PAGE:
• I was a nun within the NKT for many years until I finally disrobed and then a few years later I left the tradition for good. It was difficult for me to at first see the main problems within the NKT. The teachings seemed clear and logical. I know that I tried my best to be a good practitioner over the year’s, yet I seemed to become more and more unhappy, my fear increased, my self esteem lowered and I couldn’t understand why. After I left I got more clarity, I realised my ability to relate to non NKT people was very limited. I also had little understanding of myself. This led me to question everything, particularly my unquestioning loyalty to Geshe-la a man I had never met, I had no idea if he even possessed any of the qualities a qualified teacher needed. Before I had joined the NKT I was a very curious questioning woman so why now did I just do what I was told, we were even told what doubts we were allowed to have this was so far from the Buddha’s teachings I had read before. Individuation was being crushed to death in the NKT. We were taught we knew nothing, we had no wisdom, even our instincts were wrong only Geshe-la is right.This man I had never met and who’s books may not even have been written by him. It is the only tradition I have heard of where disciples are not allowed to publish their own idea’s and books. It is because of this that the NKT will die sooner or later. It can not grow, or evolve because those within it do not evolve spiritually. The reason so much abuse continues within the NKT is because it is full of robots who do not have the wisdom or common sense to even see when people are harming themselves or other’s. Sick people being encouraged to work to the detriment of their health. Those with dangerously low self esteem being held up as NKT martyrs. As Buddha’s main teaching was to learn to know our own minds this is impossible in the NKT, individuals are ignored, you are not taught to simply observe your mind but to fill it with memorized teachings that you can not question. Many other Tibetan teachers say you must first observe your mind, then accept it’s contents only then can we accept other’s, none of this is taught in the NKT. Why? Because Geshe-la wants to spread his tradition and his books he has no interest in the members of the NKT, he has proved this time and time again by his abuses towards anyone who dares question. I have heard him say many times that he invites questions from students, yet whenever anyone has questioned him then you see his true face behind the mask and it is not pretty. When a tradition becomes more important than the people within it then that tradition has ceased to be of use to anyone. I thought I was working for the benefit of all living beings yet in truth I was working for the benefit of one little monk and his dream to have the largest Buddhist tradition globally. He himself says that politics within religion is a poison, well his politics has poisoned this tree and now it’s fruit is of no use to anyone, except maybe him.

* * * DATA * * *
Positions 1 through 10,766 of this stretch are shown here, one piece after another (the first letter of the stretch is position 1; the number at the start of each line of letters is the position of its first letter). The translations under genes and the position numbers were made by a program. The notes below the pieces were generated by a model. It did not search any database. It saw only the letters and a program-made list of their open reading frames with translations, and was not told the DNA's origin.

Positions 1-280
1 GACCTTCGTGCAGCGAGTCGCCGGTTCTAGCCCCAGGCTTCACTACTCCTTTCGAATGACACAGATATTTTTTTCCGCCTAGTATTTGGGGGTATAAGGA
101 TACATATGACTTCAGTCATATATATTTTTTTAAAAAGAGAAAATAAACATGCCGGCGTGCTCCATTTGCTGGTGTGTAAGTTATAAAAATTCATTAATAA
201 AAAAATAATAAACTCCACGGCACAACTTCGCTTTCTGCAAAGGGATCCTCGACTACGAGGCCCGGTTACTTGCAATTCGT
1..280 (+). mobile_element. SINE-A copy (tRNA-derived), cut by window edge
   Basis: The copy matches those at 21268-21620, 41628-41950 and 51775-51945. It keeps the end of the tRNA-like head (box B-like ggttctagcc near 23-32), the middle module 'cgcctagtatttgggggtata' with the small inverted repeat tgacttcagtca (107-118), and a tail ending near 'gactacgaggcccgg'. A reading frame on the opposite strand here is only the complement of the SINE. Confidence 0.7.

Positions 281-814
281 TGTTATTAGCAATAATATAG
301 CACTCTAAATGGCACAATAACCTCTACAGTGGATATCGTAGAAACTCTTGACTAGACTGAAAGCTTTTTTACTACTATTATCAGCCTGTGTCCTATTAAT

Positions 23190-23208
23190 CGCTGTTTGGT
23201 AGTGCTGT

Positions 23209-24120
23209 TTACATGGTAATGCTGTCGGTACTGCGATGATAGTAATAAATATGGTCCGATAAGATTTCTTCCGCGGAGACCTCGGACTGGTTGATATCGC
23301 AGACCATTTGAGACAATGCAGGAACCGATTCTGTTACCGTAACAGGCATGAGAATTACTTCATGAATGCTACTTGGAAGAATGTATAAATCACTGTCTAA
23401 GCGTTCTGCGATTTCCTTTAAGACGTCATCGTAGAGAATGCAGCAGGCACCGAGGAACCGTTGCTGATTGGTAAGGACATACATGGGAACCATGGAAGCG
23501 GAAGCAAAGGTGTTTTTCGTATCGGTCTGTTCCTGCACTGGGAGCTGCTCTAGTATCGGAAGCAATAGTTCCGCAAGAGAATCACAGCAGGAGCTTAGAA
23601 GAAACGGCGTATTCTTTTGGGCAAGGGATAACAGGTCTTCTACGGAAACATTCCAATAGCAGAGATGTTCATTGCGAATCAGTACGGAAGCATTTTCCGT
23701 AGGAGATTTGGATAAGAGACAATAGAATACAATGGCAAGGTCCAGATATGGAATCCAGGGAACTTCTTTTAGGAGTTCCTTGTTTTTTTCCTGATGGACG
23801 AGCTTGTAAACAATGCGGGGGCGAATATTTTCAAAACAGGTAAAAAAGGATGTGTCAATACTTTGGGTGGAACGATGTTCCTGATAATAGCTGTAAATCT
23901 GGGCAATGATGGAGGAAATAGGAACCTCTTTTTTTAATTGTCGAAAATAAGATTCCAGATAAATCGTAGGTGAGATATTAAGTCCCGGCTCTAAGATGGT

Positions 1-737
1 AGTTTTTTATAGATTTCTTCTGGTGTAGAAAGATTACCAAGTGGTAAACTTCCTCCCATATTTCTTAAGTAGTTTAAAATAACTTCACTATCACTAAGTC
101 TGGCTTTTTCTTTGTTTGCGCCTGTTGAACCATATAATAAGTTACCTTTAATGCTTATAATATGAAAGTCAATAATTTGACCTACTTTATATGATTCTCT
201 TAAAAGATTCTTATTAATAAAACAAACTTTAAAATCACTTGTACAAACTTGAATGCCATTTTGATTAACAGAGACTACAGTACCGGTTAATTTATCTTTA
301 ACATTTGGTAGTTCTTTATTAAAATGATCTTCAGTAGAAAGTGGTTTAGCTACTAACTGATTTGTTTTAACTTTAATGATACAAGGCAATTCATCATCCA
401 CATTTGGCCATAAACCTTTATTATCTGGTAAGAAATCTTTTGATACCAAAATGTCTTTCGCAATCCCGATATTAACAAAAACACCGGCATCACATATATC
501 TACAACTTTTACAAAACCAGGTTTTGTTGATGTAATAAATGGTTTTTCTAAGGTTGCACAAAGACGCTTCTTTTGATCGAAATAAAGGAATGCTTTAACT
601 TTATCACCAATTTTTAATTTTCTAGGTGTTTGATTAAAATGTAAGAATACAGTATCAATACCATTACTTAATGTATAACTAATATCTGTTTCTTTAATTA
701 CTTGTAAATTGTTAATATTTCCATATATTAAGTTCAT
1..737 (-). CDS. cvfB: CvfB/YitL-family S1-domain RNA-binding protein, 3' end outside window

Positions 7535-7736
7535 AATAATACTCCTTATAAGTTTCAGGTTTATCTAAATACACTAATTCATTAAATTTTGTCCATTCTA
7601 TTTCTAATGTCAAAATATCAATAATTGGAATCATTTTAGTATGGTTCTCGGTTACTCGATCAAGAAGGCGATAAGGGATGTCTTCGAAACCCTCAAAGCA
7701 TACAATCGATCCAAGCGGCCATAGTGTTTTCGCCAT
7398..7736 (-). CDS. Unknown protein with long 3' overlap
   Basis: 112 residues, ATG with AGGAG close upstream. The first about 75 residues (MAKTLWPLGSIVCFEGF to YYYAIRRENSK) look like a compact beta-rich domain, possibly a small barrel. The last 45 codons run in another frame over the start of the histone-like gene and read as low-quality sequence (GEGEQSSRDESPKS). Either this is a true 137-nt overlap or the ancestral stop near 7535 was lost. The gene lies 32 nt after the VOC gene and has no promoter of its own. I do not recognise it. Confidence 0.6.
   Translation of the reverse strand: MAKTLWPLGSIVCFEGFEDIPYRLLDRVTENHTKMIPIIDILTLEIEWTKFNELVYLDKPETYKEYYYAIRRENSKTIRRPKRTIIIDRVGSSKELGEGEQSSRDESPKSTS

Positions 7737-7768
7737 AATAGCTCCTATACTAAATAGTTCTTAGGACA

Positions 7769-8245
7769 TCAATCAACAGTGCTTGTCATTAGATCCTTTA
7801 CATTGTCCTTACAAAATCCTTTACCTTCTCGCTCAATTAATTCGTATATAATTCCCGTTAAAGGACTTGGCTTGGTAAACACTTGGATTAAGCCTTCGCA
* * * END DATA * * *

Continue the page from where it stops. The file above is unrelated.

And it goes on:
Post a Reply
  6. Would agree with Concerned’s comments above.

    However, the stories coming out of Bexhill do require some explanation from NKT head office.

    It is concerning and does not bode well for our survival.

    Post a Reply
    • Yes, John. I heartily agree. I keep all of you struggling in my prayers. But, like you, I suspect you will not ultimately survive. So sad all around.

      I have such a dislike for politics, organized religion, and the politics of organized religion – makes me wonder how I got so involved :-)

      Post a Reply
      • We should all remember what Lord Buddha last instructed when asked. “Who should we rely upon when you are gone?” We all know the answer to this question. The Dhamma I have given you.